“Jerk.” Sam flipped his brother off then took the cap off the top of the NyQuil bottle. He poured it a little past the suggested dosage line then downed the green liquid in one go, making a face as his taste buds briefly entertained it. Taking the tissue box, he stood up to head to his bedroom. But his gaze fell on the Christmas tree and he paused for a moment. It was Christmas Eve. How did he manage to come down with a cold now of all times? He must have the worst luck ever; he blamed all those mirrors smashed while trying to capture Bloody Mary, though that seemed like lifetimes ago. Sam looked from the tree to his brother and gave him puppy dog eyes without even meaning to. “Dean… I’m gonna miss Christmas.”

Dean clapped Sam on the back. “No you won’t. We can open presents in your bed if we have to. The important thing is for you to rest and get over this cold.”

Sam gave a powerful, body-shaking yawn.

Dean patted Sam’s back again and walked his brother to bed. Sam climbed into bed fully clothed in his jeans and plaid shirt. The NyQuil was hitting him fast; already his eyelids were weighted down with anvils and he was finding it hard to keep his eyes open. As his head hit the pillow, he very nearly gave up trying.

He was suddenly aware of Dean sitting down on the edge of the bed. Sam had a glimpse of him sitting there, looking concerned, before Sam’s eyes closed for good. “Don’t worry, Dean. I’m… I’m… yihh-KItchooo! I’m fine.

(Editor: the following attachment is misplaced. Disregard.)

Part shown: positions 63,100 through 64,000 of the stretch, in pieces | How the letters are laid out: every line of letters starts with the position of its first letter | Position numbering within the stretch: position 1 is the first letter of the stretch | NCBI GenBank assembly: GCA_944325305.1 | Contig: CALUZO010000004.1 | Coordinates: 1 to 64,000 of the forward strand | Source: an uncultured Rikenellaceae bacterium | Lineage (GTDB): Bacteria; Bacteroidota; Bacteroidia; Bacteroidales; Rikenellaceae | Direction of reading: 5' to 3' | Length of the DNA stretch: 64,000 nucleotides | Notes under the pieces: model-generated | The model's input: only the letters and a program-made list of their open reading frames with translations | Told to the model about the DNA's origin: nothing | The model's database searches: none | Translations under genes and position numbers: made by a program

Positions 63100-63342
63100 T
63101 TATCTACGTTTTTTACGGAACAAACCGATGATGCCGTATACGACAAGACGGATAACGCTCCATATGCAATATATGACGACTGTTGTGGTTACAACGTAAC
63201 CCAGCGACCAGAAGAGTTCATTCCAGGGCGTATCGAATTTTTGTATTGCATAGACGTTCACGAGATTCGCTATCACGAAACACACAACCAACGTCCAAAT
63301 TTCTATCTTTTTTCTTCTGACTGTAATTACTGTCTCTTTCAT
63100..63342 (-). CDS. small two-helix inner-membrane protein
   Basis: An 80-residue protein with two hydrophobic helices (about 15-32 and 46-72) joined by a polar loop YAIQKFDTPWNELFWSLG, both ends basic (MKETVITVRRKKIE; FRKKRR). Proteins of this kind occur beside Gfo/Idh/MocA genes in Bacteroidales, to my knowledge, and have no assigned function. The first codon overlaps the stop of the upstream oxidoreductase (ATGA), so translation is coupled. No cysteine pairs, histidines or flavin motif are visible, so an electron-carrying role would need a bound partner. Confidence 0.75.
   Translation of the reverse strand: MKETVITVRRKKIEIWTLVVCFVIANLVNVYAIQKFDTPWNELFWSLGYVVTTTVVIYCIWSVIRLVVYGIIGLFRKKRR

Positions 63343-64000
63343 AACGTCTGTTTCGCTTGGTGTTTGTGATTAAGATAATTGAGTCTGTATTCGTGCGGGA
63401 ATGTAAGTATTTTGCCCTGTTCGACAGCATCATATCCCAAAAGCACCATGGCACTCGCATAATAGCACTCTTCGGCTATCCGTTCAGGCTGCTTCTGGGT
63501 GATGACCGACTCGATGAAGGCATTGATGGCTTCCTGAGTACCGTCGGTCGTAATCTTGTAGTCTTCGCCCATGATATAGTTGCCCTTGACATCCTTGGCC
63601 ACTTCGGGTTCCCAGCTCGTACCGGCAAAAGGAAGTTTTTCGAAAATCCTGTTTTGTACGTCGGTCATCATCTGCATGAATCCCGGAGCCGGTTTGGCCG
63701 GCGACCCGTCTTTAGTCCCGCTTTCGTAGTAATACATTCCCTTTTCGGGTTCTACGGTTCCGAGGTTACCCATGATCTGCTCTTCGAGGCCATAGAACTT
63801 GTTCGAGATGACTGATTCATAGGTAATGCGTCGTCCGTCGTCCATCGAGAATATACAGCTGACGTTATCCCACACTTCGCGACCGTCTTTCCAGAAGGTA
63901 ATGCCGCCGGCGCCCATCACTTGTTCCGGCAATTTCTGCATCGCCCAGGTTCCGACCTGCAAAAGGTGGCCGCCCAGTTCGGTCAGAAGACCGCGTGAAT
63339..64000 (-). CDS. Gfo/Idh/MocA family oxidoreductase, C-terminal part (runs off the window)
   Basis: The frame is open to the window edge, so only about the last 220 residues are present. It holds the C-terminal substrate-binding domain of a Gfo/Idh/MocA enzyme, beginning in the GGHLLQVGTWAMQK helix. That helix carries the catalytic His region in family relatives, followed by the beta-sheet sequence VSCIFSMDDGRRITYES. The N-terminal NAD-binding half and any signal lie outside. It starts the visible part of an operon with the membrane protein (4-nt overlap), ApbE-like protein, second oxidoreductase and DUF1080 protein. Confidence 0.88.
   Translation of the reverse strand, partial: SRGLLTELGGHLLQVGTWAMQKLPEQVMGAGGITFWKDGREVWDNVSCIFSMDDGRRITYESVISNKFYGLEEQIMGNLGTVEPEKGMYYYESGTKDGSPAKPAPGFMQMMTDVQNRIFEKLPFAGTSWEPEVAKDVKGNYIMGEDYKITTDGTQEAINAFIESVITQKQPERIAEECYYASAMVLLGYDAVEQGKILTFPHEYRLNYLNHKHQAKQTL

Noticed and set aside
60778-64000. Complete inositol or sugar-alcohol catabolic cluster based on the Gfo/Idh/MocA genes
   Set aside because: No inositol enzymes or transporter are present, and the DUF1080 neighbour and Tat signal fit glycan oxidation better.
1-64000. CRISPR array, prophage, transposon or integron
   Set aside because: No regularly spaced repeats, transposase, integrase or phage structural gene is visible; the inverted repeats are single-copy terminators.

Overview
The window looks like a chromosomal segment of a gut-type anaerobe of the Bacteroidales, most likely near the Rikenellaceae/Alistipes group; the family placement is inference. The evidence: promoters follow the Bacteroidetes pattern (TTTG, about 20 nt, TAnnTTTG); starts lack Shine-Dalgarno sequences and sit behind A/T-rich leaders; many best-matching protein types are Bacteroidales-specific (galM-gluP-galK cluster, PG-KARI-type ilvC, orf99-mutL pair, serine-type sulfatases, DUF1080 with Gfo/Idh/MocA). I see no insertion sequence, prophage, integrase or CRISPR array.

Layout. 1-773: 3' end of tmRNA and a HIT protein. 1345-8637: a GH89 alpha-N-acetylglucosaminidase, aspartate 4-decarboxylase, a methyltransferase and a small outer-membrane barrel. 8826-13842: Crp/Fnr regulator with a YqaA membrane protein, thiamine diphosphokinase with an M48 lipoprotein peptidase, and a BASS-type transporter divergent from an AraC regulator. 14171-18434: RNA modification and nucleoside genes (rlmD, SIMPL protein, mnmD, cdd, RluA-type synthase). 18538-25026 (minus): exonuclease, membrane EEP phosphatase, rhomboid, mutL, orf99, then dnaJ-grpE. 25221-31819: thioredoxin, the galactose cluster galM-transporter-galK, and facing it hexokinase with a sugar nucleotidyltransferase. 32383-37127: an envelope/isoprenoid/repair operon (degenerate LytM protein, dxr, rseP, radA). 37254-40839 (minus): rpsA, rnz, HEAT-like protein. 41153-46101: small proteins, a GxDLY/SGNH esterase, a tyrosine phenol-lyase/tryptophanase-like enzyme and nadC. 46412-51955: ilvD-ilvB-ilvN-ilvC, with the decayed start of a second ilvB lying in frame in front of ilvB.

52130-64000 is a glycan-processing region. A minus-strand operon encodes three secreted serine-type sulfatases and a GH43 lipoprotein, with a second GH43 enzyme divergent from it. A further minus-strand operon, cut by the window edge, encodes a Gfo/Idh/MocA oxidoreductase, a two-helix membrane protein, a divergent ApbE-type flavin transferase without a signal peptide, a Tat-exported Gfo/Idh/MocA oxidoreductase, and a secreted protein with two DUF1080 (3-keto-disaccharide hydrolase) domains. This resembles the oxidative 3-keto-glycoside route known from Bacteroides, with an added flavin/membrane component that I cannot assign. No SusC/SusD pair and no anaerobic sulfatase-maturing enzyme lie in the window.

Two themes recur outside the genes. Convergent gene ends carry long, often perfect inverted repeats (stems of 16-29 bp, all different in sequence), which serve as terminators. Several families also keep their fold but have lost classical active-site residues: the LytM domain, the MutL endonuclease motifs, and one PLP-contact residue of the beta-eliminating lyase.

“Say that without sneezing and I might actually believe you, kiddo. ‘Cause I know it ain’t the dust this time. I just cleaned a couple days ago and you only started sneezing today.” Dean moved the tissue box from the nightstand onto the bed beside Sam’s pillow for easy access. “Feel better, Sammy. If you need anything, just call.”

Sam nodded drowsily. “Need you… to finish the damn Christmas cards…” Sam managed to say before succumbing to sleep.


Even before Sam opened his eyes, he could sense a light in his room like he had left a light on. As he emerged from his NyQuil-induced haze, he couldn’t remember having touched the lights in his bedroom. But there was a definite warm, amber glow beyond his eyelids. So he opened one eye curiously. At the sight before him, he opened the other one immediately. While he had been asleep, Dean had apparently been turning his room into the North Pole.